FTC sends $5.6 million in refunds to Ring customers as part of video privacy settlement

FTC sends $5.6 million in refunds to Ring customers as part of video privacy settlement
A person pushes the doorbell on his Ring doorbell camera, July 16, 2019, at his home in Wolcott, Conn. The Federal Trade Commission is sending $5.6 million in refunds to consumers as part of a settlement with Amazon-owned Ring, which was charged with failing to protect private video footage from outside access. Credit: AP Photo/Jessica Hill, File

The Federal Trade Commission is sending more than $5.6 million in refunds to consumers as part of a settlement with Amazon-owned Ring, which was charged with failing to protect private video footage from outside access.

In a 2023 complaint, the FTC accused the doorbell camera and home security provider of allowing its employees and contractors to access customers’ private videos. Ring allegedly used such footage to train algorithms without consent, among other purposes.

Ring was also charged with failing to implement key security protections, which enabled hackers to take control of customers’ accounts, cameras and videos. This led to “egregious violations of users’ privacy,” the FTC noted.

The resulting settlement required Ring to delete content that was found to be unlawfully obtained, establish stronger security protections and pay a hefty fine. The FTC says that it’s now using much of that money to refund eligible Ring customers.

According to a Tuesday notice, the FTC is sending 117,044 PayPal payments to impacted consumers who had certain types of Ring devices—including indoor cameras—during the timeframes that the regulators allege unauthorized access took place.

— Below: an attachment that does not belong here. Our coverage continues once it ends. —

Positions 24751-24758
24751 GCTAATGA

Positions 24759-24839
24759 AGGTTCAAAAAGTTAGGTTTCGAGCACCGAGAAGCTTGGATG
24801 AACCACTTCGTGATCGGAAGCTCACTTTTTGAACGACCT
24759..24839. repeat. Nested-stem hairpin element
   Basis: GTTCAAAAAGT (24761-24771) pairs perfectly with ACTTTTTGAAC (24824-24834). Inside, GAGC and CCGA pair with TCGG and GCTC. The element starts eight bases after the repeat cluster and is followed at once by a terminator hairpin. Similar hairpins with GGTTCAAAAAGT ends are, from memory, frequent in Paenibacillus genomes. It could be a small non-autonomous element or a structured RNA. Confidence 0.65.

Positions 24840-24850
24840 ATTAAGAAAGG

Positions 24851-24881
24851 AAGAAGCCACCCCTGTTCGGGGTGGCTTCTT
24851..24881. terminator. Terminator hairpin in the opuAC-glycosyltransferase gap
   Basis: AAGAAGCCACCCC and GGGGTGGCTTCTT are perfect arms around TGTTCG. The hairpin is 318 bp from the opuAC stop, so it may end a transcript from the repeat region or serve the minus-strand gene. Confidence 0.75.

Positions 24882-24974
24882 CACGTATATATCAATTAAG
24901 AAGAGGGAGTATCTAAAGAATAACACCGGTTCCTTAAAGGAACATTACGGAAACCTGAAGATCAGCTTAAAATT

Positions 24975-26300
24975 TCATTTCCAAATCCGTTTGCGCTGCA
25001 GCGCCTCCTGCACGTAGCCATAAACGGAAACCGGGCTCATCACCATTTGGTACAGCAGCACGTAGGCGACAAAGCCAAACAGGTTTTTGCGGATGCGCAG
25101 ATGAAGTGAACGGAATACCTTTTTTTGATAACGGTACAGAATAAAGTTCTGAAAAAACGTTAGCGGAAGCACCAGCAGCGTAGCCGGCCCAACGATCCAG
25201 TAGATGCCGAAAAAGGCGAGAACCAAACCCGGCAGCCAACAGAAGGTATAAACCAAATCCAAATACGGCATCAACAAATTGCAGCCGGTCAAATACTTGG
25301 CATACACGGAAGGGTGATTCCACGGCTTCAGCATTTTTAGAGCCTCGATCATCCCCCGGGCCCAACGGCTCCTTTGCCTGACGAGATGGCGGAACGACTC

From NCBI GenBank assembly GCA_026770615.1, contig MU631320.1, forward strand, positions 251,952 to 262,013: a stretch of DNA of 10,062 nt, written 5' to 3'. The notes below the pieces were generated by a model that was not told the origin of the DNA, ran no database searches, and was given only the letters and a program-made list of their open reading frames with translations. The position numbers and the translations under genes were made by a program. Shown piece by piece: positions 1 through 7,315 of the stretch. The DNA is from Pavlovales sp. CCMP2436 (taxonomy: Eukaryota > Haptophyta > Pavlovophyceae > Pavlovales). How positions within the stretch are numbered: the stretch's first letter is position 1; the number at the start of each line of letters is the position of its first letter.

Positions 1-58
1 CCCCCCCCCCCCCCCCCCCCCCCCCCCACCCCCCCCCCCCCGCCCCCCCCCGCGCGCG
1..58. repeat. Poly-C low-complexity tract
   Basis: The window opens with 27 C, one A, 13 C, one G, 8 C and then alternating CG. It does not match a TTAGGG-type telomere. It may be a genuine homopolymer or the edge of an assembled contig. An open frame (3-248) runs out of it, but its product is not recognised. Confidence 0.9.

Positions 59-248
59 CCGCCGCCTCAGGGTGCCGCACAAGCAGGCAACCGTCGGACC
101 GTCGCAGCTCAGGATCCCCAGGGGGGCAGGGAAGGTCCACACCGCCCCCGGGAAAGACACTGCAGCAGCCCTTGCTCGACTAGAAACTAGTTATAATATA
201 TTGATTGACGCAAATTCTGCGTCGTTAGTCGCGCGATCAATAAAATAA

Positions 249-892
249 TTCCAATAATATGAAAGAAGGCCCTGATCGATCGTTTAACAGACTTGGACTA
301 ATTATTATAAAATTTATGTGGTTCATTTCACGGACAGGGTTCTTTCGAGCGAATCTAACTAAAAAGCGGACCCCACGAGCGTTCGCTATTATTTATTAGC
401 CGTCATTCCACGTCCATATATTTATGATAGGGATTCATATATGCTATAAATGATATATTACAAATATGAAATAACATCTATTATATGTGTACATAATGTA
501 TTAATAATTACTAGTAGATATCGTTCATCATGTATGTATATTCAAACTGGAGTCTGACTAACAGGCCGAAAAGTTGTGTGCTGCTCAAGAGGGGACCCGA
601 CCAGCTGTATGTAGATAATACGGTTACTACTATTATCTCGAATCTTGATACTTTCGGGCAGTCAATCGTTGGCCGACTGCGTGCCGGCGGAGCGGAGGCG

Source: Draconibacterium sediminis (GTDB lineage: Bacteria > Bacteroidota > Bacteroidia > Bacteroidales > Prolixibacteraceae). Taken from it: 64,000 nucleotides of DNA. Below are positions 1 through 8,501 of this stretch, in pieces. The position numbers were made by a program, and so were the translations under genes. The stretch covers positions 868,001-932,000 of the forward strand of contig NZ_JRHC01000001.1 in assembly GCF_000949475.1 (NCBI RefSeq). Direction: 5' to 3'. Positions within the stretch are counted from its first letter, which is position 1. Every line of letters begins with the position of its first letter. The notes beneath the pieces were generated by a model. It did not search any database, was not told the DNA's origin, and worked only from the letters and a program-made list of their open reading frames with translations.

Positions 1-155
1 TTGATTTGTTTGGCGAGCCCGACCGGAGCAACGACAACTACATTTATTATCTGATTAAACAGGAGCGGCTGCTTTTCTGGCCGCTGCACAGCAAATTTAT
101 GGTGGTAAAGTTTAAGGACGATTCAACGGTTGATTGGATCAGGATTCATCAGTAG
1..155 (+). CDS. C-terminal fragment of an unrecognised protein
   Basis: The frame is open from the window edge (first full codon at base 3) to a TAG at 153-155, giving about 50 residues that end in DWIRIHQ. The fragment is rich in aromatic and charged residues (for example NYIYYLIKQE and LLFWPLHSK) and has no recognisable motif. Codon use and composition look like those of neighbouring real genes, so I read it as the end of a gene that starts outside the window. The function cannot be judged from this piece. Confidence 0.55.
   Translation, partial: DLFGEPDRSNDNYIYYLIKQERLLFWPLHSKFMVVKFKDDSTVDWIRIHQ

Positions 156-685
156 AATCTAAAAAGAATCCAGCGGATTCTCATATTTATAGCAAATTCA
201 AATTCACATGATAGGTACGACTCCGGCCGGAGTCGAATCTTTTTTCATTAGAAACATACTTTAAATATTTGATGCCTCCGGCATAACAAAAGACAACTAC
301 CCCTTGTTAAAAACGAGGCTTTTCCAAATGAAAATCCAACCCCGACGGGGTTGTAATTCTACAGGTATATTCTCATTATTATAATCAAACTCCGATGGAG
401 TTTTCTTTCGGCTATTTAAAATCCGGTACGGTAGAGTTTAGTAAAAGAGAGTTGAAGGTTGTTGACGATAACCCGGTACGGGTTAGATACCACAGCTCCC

Eligible customers will need to redeem these payments within 30 days, according to the FTC—which added that consumers can contact this case’s refund administrator, Rust Consulting, or visit the FTC’s FAQ page on refunds for more information about the process.

In a statement sent to The Associated Press, Ring said that bad actors took emails and passwords that were “stolen from other companies to unlawfully log into Ring accounts of certain customers” who used the same credentials on multiple sites back in 2019—adding that the company promptly addressed this by notifying those it discovered to be “exposed in a third-party, non-Ring incident” and taking action to protect impacted accounts.

Ring did not immediately address the FTC’s allegations of employees and contractors unlawfully accessing footage.

Earlier this year, the California-based company separately announced that it would stop allowing police departments to request doorbell camera footage from users, marking an end to a feature that had drawn criticism from privacy advocates.

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FTC sends $5.6 million in refunds to Ring customers as part of video privacy settlement (2024, April 25)
retrieved 26 April 2024
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